Bob Wojnowski and Chris Howard break down the history of the rivalry between Michigan and Ohio State. Later, Nick Hill and Matt Charboneau talk about the Spartans aiming for a 9-3 record. Detroit News
Rivalries are important, irreplaceable, the very foundation of our great nation. Long before the Buckeyes were coming, the British were coming, and thankfully they were stopped just short of the line, no matter what the Big Ten replay system would have ruled.
But you have to be careful with rivalries. They must be fed and nurtured, stoked with vitriol and splattered with insults, otherwise they wither. For instance, do we still care whether the British use phrases like “gobsmacked” and “dilly dilly,” and intentionally misspell words such as behaviour, honour and D’Antoniou? Well, yes we do, but it isn’t worth fighting about anymore.
Michigan-Ohio State is still worth fighting about, and in fact, America needs this rivalry more than ever, and not just because of last year’s 30-27 double-overtime classic. If we’re going to thrive on irrational divisiveness, let’s do it over things that really matter, like whether J.T. Barrett was an inch short of a first down, or as Michigan fans clearly saw, several yards short.
Years ago, when Michigan repeatedly beat John Cooper’s Buckeyes, I advocated a merciful approach, and the Wolverines eventually complied. In retrospect, not a good idea. Letting the Buckeye barbarians seize control of the rivalry with 12 victories in 13 meetings is, frankly, irresponsible. It’s like letting the little crazy guy with the bad hairdo seize control of the U.S.-North Korea rivalry.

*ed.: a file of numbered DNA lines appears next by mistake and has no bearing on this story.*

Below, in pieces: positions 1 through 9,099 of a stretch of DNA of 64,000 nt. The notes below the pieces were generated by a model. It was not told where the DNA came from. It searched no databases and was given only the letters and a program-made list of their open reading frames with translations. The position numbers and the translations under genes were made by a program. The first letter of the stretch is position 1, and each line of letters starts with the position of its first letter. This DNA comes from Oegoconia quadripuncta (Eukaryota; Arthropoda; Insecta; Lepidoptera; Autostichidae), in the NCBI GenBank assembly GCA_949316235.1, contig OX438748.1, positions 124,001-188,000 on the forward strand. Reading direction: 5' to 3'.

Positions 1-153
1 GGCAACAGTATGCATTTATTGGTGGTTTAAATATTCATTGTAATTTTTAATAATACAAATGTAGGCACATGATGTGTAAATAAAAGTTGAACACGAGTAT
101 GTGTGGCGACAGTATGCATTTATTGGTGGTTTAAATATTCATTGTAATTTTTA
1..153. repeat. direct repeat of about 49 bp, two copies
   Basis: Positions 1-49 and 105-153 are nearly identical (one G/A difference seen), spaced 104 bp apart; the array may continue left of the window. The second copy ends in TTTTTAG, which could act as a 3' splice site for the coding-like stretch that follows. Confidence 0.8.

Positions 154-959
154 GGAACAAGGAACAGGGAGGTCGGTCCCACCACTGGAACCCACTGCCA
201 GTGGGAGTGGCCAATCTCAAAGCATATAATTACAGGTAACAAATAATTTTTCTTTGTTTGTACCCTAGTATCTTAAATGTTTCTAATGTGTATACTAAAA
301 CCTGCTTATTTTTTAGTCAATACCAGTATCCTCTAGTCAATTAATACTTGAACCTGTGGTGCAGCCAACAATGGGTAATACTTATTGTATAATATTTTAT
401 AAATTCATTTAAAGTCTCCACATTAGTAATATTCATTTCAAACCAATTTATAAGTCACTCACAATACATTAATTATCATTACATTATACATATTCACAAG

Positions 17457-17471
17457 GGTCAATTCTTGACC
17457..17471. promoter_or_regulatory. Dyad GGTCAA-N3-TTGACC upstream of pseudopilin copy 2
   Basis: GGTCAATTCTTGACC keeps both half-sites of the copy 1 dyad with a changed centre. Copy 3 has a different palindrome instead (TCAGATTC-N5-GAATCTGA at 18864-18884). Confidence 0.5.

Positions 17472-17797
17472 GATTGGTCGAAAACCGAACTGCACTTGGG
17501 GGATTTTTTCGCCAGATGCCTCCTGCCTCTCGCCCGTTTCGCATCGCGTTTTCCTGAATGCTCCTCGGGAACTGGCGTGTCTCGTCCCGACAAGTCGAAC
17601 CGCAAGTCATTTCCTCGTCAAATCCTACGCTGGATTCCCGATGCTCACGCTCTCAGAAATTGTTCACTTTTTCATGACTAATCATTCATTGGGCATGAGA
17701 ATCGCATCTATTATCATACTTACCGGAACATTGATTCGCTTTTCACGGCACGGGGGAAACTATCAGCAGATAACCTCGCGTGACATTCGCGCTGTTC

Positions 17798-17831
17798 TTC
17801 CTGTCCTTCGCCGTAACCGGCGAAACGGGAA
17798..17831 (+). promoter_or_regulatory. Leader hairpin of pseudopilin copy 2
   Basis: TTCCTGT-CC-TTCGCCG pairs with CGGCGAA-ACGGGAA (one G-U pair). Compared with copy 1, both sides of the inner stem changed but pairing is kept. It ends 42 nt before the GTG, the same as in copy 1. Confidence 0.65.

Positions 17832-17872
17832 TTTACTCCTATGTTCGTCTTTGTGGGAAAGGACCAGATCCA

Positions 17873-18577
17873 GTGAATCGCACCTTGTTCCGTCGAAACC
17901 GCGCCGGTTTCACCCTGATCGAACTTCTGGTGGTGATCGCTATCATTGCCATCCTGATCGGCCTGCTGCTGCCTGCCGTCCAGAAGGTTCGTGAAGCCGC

So what can the Wolverines do to change it? I suppose they could go ahead and win Saturday, but let’s explore more realistic options.
Jim Harbaugh is 0-2 against Urban Meyer, who’s 5-0 against Michigan. In fact, in 13 years, the only Ohio State coach to lose to Michigan is interim Luke Fickell in 2011. So that’s an idea. Michigan could send operatives back into the Columbus tattoo parlors, uncover violations similar to what happened under the Sweater Vest, and force Ohio State to bring in an interim. Fickell would suffice again.
Another idea: Get the Big House crowd fired up with old-fashioned gamesmanship. Harbaugh could treat Meyer like Jim Schwartz and deliver an exuberant backslap, knocking the smarm right out of him. Or the Michigan band could introduce a new script M-I-C-H-I-G-A-N formation and spend so much time dotting the i’s, Ohio State’s band never gets on the field.
Something has to change, because college football is facing a rivalry crisis. Remember when USC-UCLA and Florida-Florida State used to be big deals? I heard the Bruins and Trojans quietly met last Saturday, and the Gators and Seminoles are both 4-6 and reportedly playing this weekend, although double-check your local listings.
Remember when Oklahoma and Nebraska used to wage epic battles while throwing a combined three passes? Or when Georgia-Florida was the much-anticipated “World’s Largest Outdoor Cocktail Party,” a distinction now held by Western Michigan-Central Michigan? Remember when Michigan-Michigan State used to be hotly contested?
Sigh. Now we’re relying on Alabama-Auburn in the Iron Bowl, an in-state tiff that always has the sad, heavy whiff of burnt pig and probation in the air. We’re looking at the Egg Bowl, especially rotten because Mississippi shockingly is in NCAA trouble, and Mississippi State shockingly might have helped.